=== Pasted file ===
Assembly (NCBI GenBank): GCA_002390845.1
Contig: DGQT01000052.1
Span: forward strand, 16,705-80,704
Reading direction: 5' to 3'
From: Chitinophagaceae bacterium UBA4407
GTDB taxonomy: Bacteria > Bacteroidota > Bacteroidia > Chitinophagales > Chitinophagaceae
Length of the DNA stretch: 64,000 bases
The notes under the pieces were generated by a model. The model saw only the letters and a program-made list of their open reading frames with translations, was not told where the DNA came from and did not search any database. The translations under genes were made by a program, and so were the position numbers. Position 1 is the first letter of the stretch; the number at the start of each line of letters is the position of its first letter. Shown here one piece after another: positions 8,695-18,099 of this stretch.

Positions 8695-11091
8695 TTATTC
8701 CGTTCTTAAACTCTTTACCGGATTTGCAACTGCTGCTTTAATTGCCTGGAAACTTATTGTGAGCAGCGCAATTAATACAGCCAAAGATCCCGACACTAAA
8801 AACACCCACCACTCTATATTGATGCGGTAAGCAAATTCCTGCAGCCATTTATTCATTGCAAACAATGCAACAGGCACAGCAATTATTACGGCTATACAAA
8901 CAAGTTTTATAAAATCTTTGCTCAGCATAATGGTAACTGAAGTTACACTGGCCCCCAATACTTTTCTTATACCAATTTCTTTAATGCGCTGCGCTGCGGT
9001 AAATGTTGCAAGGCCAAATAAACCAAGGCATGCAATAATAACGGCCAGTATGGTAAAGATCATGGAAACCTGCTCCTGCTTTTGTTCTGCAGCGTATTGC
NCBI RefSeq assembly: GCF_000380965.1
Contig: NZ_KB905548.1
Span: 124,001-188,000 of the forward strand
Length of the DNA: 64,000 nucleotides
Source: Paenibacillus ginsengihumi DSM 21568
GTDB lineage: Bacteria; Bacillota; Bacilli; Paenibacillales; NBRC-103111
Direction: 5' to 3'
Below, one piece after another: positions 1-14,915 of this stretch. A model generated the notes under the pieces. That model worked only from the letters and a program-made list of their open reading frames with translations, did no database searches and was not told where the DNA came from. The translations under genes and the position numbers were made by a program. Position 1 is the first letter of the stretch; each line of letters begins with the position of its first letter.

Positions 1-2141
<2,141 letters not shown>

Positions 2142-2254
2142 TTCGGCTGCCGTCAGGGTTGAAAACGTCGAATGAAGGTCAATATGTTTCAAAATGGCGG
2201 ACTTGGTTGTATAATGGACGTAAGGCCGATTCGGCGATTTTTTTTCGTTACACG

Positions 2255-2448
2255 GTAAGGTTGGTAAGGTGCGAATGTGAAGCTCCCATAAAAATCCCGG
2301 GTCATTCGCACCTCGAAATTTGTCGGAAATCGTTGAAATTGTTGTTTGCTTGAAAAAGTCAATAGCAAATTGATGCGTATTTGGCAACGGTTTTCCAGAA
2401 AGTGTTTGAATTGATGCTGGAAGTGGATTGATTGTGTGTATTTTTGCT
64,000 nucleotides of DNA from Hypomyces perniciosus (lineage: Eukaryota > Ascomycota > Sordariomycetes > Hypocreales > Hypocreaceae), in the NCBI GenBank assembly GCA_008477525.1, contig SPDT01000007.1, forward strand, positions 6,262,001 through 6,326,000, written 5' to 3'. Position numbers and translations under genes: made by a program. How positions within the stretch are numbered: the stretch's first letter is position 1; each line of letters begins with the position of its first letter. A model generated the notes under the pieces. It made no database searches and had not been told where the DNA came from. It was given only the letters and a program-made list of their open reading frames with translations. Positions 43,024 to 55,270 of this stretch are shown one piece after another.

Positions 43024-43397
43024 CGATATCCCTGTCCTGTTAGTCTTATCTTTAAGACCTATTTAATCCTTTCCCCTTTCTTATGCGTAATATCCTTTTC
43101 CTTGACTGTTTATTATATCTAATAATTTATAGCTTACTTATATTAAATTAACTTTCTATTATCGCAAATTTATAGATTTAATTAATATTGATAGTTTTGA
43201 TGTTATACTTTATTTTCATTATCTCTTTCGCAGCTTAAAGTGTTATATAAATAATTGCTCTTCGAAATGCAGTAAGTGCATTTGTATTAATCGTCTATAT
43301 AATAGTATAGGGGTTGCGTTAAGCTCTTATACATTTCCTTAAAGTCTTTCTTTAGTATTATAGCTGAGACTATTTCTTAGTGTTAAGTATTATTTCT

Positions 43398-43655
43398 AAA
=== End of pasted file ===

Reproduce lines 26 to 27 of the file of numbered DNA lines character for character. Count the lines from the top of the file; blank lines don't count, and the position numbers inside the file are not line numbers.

2142 TTCGGCTGCCGTCAGGGTTGAAAACGTCGAATGAAGGTCAATATGTTTCAAAATGGCGG
2201 ACTTGGTTGTATAATGGACGTAAGGCCGATTCGGCGATTTTTTTTCGTTACACG